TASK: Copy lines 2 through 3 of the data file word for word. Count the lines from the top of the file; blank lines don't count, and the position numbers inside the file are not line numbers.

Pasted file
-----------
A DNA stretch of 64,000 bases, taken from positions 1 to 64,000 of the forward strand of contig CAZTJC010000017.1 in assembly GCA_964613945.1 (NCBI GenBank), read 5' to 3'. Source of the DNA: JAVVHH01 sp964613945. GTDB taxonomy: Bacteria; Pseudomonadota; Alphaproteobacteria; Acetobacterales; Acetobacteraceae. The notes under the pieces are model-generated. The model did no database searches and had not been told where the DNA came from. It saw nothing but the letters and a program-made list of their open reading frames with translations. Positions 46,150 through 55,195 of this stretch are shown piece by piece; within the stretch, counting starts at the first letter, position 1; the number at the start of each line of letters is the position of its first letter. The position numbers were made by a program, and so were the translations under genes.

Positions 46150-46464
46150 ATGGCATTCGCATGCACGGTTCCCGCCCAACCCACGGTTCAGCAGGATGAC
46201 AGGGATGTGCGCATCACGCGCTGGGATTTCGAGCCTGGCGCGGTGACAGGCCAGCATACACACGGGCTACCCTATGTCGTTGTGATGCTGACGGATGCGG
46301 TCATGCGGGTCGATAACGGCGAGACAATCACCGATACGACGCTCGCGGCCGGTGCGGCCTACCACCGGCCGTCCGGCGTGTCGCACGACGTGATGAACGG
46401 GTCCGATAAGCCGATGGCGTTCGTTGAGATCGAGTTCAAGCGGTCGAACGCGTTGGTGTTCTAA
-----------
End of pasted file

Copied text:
Positions 46150-46464
46150 ATGGCATTCGCATGCACGGTTCCCGCCCAACCCACGGTTCAGCAGGATGAC